The New Fat Problem: Omega 6 fatty acids

With the ‘sugar crisis’ well and truly in the public eye, research is uncovering a new, less well known, problem. A new problem with FAT.

Article Summary:

  • Omega 3 and Omega 6 Fatty acids are essential to health and must be consumed in our diet as they cannot be made by the body
  • The ratio of our fatty acid consumption has changed from around 2:1 Omega 6 to Omega 3 to around 16:1 Omega 6 to Omega 3
  • Many people, including a number of scientists, believe that this change in fatty acid ratio is having a negative impact on our health
  • Omega 6 increases inflammation in the body which has been linked with obesity and heart disease amongst other conditions
  • To reduce the amount of Omega 6 fatty acids we consume we need to reduce our population’s intake of fast and processed food and switch to using an extra virgin olive oil at home
  • To increase Omega 3 consumption, ensure one portion of oily fish is consumed weekly and/or eat a diet rich in foods such as walnuts and flaxseeds

 

What are ‘Essential Fatty Acids’?

Omega 3 and Omega 6 are known as ‘essential fatty acids‘ because they cannot be made by the human body and must be obtained through food. They are essential to health and called polyunsaturated fats because they have many double bonds. Unlike some other fats, they are not simply used for energy or just stored, they are biologically active and play a role in such things as blood clotting, brain function, growth and development and inflammation. The process of inflammation is essential to us – it protects our bodies from infection and injury, but it can also cause damage where an inflammatory response is inappropriate.

The real crux of the matter is the difference and the relationship between Omega 3 and Omega 6 fatty acids and the way in which our consumption of them has changed radically over the last hundred years – potentially impacting on our health.

The Omega-3 and Omega-6 ratio

Omega 3 and Omega 6 should be consumed in a certain ratio. Various studies have looked at our ancestors’ diets and the diets of other peoples. Stephan Guyenet, a researcher from the University of Washington, conducted research which suggested that in the diet of our ancestors, the ratio of Omega 6:Omega 3 was around 2:1-4:1. Other research and anthropological evidence also suggests that human beings evolved on a diet with an Omega 3 to Omega 6 ratio of 1:1.

Today’s ratio among the industrial countries is thought to be 16:1 (Omega 6:Omega 3). This incredible increase over the last hundred years is thought to have completely distorted the natural balance of Essential Fatty Acids in our bodies. The chief culprit in the change to our diet…processed vegetable and seed oils.

So what is the problem with Omega 6?

There is a very complex relationship between Omega 3 and Omega 6.  This is because, generally speaking, Omega 6 mostly causes inflammation and Omega 3 reduces it. Obviously this is problematic if our diet is sixteen times more Omega 6 than Omega 3. A diet such as this is likely to produce more inflammation – and inflammation is involved in most modern diseases including obesity, metabolic syndrome and heart disease.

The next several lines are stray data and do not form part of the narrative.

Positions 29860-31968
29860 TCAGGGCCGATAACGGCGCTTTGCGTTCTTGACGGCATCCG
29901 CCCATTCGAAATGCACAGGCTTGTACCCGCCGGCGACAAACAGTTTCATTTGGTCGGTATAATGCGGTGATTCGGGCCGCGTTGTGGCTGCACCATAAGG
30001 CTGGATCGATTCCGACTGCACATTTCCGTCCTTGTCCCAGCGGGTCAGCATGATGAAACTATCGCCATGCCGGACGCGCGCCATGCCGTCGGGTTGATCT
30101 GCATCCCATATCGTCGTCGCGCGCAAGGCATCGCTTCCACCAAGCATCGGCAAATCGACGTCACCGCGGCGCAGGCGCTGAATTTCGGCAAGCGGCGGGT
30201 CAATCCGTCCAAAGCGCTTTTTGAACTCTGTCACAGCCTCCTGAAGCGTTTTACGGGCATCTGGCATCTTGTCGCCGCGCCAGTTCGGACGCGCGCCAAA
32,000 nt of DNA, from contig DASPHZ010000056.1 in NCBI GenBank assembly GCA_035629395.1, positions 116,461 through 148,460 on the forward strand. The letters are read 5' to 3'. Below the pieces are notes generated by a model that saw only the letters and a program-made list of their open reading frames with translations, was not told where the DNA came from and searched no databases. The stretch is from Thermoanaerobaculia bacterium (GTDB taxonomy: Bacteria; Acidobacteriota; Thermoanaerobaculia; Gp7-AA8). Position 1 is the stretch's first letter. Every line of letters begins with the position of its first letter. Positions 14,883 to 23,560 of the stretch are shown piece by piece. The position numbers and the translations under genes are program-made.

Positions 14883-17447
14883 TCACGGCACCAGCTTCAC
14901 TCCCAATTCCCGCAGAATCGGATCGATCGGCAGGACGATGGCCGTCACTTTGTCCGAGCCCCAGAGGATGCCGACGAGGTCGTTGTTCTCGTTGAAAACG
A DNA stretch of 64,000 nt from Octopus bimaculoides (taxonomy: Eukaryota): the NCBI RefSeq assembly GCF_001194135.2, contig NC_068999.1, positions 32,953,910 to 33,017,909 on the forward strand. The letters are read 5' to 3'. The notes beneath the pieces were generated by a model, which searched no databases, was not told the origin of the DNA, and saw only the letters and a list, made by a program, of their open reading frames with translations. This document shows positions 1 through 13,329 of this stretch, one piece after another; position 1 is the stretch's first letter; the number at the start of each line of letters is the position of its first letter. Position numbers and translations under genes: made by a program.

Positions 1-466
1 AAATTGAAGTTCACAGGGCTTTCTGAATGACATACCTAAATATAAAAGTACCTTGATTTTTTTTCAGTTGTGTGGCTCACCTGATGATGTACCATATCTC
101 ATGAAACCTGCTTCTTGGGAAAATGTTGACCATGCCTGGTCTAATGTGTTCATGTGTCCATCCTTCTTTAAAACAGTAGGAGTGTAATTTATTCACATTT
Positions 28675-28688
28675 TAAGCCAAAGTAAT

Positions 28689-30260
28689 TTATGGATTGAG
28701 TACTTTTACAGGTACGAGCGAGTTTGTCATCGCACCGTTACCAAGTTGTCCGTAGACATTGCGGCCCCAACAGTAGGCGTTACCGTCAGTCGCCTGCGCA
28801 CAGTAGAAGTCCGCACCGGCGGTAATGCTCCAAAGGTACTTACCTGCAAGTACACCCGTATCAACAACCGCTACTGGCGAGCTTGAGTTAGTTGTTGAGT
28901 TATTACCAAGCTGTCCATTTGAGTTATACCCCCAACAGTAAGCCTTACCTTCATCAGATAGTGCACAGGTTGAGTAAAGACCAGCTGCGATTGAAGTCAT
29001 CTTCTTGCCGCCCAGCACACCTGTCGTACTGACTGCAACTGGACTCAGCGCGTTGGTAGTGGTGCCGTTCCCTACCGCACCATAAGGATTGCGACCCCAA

Unfortunately the modern diet includes a great deal of processed, refined oils – soy oil, sunflower oil and corn oil, amongst others which are all very high in Omega 6 Fatty Acids and therefore are largely to blame for the huge change in the Omega 3 to Omega 6 ratio. All these oils are cheap and used a lot by the food industry, especially in fast food. A well known Doctor and naturopath, Andrew Weil, goes as far to say that he believes that this dietary imbalance may explain the rise in asthma, coronary heart disease and cancer – and also depression, obesity and possibly violence. Joseph Hibbeln, a psychiatrist expert on mental health and fats in diet, supports some of Weil’s theories. He claims that if you bring these Essential Fatty Acids into proportion then a lot of health problems will decline.

Eat more Omega 3s

The more Omega 3 you eat, the less Omega 6 will be available to the tissues to produce inflammation.

Omega 3 on the other hand, is not so readily available in our diet and is mainly found in marine and plant oils.  These foods were readily available to our ancestors. The body needs these fatty acids as building blocks for hormones, which control the immune system, blood clotting and cell growth. The best modern diets are the Japanese diet, where coronary heart disease is 87% lower than in America, despite the higher rate of smoking.

So what is the answer?

The average diet requires no Omega 6 supplements, but increasing Omega 3 alone is not enough – you would have to eat large amounts of Omega 3 foods to counter the huge amount of Omega 6 in our diets.

So…Vegetable oil vs olive oil - Omega 3 fatty acids

  • Cut down on Omega 6 consumption by reducing intake of processed and fast food (where have we heard that before?)
  • Reduce intake of corn, soy and sunflower oil and use extra- virgin olive oil – even for cooking
  • Increase your intake of Omega 3 fatty acids by consuming oily fish once a week and try to increae your intake of foods such as walnuts and flaxseeds which are high in Omega 3.